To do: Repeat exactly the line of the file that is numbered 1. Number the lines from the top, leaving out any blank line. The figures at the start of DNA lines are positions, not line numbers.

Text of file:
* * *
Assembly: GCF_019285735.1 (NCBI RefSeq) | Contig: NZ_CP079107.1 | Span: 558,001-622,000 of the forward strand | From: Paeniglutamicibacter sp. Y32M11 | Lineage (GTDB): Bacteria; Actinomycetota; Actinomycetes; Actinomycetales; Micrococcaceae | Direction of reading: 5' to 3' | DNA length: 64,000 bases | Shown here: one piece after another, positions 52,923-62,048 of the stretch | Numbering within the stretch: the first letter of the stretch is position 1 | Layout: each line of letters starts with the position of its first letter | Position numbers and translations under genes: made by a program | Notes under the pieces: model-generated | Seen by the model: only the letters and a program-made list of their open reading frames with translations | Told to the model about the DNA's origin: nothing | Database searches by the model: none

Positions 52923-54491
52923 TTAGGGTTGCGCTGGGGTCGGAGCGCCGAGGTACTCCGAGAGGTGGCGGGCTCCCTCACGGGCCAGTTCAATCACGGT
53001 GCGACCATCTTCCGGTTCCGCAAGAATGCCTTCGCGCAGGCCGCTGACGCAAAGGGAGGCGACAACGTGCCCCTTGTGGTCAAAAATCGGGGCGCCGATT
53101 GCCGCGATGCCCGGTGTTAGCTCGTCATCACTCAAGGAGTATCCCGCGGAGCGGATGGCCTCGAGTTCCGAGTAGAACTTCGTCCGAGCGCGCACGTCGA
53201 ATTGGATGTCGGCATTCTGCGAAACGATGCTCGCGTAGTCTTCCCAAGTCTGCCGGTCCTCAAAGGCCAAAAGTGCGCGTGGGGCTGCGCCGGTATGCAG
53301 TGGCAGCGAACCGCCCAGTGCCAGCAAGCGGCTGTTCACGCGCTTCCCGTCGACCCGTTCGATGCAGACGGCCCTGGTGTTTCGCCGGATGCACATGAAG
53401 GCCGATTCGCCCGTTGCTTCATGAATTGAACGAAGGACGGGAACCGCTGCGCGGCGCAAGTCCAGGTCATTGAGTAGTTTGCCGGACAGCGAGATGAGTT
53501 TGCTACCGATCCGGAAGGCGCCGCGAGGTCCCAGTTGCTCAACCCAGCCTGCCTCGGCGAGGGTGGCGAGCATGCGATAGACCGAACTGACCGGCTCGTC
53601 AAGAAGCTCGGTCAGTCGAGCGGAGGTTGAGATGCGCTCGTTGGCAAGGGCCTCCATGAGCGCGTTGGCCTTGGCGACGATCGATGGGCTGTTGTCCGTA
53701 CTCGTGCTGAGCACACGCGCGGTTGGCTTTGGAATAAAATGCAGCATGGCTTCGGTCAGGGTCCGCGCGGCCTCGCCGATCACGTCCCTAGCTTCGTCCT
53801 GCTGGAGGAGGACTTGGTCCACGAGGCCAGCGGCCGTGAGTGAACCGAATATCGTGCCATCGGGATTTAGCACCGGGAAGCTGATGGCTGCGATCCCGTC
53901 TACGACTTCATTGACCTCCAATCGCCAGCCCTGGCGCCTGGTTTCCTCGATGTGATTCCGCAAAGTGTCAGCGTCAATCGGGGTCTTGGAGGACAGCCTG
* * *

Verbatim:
Assembly: GCF_019285735.1 (NCBI RefSeq) | Contig: NZ_CP079107.1 | Span: 558,001-622,000 of the forward strand | From: Paeniglutamicibacter sp. Y32M11 | Lineage (GTDB): Bacteria; Actinomycetota; Actinomycetes; Actinomycetales; Micrococcaceae | Direction of reading: 5' to 3' | DNA length: 64,000 bases | Shown here: one piece after another, positions 52,923-62,048 of the stretch | Numbering within the stretch: the first letter of the stretch is position 1 | Layout: each line of letters starts with the position of its first letter | Position numbers and translations under genes: made by a program | Notes under the pieces: model-generated | Seen by the model: only the letters and a program-made list of their open reading frames with translations | Told to the model about the DNA's origin: nothing | Database searches by the model: none